Consumer advocate to set up watchdog agency
President Obama on Friday named Elizabeth Warren, a consumer advocate and Wall Street adversary, to oversee creation of an agency to regulate banks, lenders and credit-card companies.
WASHINGTON — President Obama on Friday named Elizabeth Warren, a consumer advocate and Wall Street adversary, to oversee creation of an agency to regulate banks, lenders and credit-card companies.
Sidestepping a Senate confirmation fight — for now — Obama stopped short of nominating Warren to head the new Bureau of Consumer Financial Protection. Instead, his action will let the Harvard Law School professor and expert on bankruptcy to move quickly to shape the bureau.
The appointment will allow Warren, "a janitor's daughter," as Obama called her in a Rose Garden introduction, to recruit staff and initiate policies for regulating mortgages, student loans and other consumer-credit products. She also will have a voice in picking the first director, he said. The favorite among administration officials is Michael Barr, an assistant secretary of Treasury for financial institutions who is an authority on financial regulation and on services for low- and moderate-income households.
The interim role for Warren, 61, averts a political problem for Obama in this election season. Rejecting her would have angered many party liberals. Liberal and consumer groups had lobbied hard for her, along with some lawmakers, including Rep. Barney Frank, D-Mass., chairman of the House Financial Services Committee.
Senate Republicans view Warren as too critical of Wall Street and big banks. The business and banking community opposed her as director of the new bureau, contending she would make the agency too aggressive.
Calling Warren "one of the country's fiercest advocates for the middle class," Obama said she would ensure the Consumer Financial Protection Bureau ends abusive practices.
"Never again will folks be confused or misled by pages of barely understandable fine print that you find in agreements for credit cards or mortgages or student loans," he said.
The creation of the bureau was a central piece of the legislation overhauling the financial-regulatory system that Obama signed into law in July. Its genesis was an article that Warren wrote a year before the near-collapse of the financial system in 2008, a crisis blamed, in part, on abusive mortgage practices.
"Basically, the Consumer Financial Protection Bureau will be a watchdog for the American consumer, charged with enforcing the toughest financial protections in history," Obama said.
Warren was named an assistant to the president, a designation held by senior White House advisers. She will also be a special adviser to Treasury Secretary Timothy Geithner and report jointly to him and the president. The job has the official status of a Cabinet undersecretary, but the title of special adviser to the president gives her direct access to the Oval Office.
While Geithner nodded vigorously in approval as he stood with Obama and Warren at the Rose Garden introduction, his dealings with her have been the subject of much speculation.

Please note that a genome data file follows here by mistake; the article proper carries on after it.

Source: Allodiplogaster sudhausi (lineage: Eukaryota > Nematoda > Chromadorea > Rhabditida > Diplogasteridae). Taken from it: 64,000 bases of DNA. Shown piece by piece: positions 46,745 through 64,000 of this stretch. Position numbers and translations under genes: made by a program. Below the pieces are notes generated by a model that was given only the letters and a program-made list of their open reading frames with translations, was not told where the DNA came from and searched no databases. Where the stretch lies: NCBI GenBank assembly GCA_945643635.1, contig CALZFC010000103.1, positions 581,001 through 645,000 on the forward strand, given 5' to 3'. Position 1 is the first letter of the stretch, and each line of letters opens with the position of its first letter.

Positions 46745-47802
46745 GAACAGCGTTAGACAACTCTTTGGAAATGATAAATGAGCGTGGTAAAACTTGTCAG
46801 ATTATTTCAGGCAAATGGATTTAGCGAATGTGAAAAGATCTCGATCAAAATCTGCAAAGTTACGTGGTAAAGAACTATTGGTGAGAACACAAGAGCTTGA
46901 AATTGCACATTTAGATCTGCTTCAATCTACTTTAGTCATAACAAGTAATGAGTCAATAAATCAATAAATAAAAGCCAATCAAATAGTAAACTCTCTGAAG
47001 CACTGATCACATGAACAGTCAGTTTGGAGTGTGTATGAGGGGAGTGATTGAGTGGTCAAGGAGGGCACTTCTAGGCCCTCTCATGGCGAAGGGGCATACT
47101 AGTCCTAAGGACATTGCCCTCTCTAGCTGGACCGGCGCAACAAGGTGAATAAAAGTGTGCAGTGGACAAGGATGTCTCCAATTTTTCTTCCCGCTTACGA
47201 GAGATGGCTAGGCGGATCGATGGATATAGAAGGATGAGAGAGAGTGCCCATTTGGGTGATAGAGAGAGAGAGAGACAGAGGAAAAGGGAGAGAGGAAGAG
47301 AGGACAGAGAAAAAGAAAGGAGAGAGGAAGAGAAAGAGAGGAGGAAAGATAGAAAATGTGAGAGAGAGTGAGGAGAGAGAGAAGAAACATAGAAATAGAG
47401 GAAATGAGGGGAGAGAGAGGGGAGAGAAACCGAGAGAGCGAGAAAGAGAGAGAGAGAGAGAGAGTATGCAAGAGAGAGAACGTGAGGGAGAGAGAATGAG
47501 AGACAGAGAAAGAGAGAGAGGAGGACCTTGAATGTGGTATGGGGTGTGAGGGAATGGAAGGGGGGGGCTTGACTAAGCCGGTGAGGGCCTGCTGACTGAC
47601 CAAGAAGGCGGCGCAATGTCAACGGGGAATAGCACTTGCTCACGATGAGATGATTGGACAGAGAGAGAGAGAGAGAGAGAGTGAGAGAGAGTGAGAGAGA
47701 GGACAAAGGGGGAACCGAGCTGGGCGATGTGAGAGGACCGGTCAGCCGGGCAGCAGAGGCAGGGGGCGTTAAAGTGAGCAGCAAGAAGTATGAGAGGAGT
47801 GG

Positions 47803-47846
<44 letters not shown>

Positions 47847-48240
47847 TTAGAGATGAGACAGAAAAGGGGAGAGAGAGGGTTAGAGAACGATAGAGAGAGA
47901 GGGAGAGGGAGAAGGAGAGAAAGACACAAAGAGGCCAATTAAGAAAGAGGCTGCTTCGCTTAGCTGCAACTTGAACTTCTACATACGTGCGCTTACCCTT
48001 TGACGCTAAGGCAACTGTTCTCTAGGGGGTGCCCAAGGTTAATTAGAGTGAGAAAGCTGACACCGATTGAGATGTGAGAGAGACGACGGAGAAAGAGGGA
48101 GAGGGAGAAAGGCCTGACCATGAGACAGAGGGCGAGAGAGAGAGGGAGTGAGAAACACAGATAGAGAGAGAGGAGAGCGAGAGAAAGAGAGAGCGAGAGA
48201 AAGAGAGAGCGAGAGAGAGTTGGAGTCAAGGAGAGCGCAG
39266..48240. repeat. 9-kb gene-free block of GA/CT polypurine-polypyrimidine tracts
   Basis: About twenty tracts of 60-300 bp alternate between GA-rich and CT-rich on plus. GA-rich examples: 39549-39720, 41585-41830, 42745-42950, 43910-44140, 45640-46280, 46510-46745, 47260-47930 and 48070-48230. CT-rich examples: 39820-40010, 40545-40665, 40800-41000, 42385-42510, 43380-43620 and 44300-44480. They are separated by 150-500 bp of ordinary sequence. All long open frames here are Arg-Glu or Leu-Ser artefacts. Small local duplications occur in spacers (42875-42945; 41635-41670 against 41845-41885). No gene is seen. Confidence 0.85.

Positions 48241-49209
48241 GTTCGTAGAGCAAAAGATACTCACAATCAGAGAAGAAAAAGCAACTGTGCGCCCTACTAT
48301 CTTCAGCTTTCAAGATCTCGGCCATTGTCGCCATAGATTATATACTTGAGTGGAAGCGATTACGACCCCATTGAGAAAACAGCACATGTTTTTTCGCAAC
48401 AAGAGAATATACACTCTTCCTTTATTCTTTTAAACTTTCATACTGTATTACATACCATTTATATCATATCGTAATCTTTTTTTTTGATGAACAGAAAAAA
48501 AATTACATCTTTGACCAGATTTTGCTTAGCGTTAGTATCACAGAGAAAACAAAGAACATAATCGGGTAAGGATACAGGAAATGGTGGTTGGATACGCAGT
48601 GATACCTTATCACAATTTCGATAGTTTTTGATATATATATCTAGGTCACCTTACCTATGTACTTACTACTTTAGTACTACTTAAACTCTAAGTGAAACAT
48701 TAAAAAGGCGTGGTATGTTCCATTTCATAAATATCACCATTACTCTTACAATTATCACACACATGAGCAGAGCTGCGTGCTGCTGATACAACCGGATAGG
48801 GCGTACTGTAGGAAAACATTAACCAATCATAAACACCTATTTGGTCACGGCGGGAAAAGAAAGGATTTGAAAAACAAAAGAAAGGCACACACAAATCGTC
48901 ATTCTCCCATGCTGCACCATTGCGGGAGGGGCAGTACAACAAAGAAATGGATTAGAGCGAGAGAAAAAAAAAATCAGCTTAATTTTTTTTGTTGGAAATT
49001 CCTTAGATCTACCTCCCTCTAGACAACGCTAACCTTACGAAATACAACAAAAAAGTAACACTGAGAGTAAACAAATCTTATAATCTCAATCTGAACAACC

Warren, as chairwoman for the past two years of the congressional panel that oversees the $700 billion bank-rescue fund, the Troubled Asset Relief Program (TARP), has often been critical of Geithner and his department for management of the program.
She stepped down from the panel just after Friday's announcement. She will begin her new job immediately and receive a salary of $165,300 a year, officials said, equivalent to the compensation of an undersecretary at the Treasury. She will have her own staff and is expected to rapidly expand beyond the several dozen employees already working on the creation of the bureau.
The new bureau is charged with writing and enforcing new rules covering the largest banks to the smallest storefront payday lender. Lenders will face new restrictions on the type of mortgages they write and won't be rewarded for steering borrowers to higher-cost loans. The bureau also is to protect borrowers from hidden fees and abusive terms.
Liberal groups and many consumer advocates want Warren to be named director of the new bureau. With the advisory appointment in place, White House spokesman Robert Gibbs said she would be instrumental in selecting a full-time director but hedged Friday when asked if she would be a candidate.
Obama has had a difficult time winning Senate approval for even noncontroversial nominees, and the administration believed that anyone nominated to the director's job — especially Warren — would linger without Senate action for months.
Under the financial-regulation law, Treasury will have the powers delegated to the bureau until a permanent director is nominated and confirmed by the Senate to a five-year term. In July the bureau, which will nominally be part of the Federal Reserve, will assume the regulatory power for consumer rights now vested in a range of agencies, including the Fed, the Federal Trade Commission, the Federal Deposit Insurance Corporation and the Department of Housing and Urban Development.
Republicans criticized Obama for circumventing a Senate confirmation. Sen. John Thune, of South Dakota, chairman of the Republican Policy Committee in the Senate, said, "This appointment lacks transparency and represents the latest power grab by the president to expand the reach of an intrusive government into the lives of Americans."
Material from The Washington Post is included in this report.
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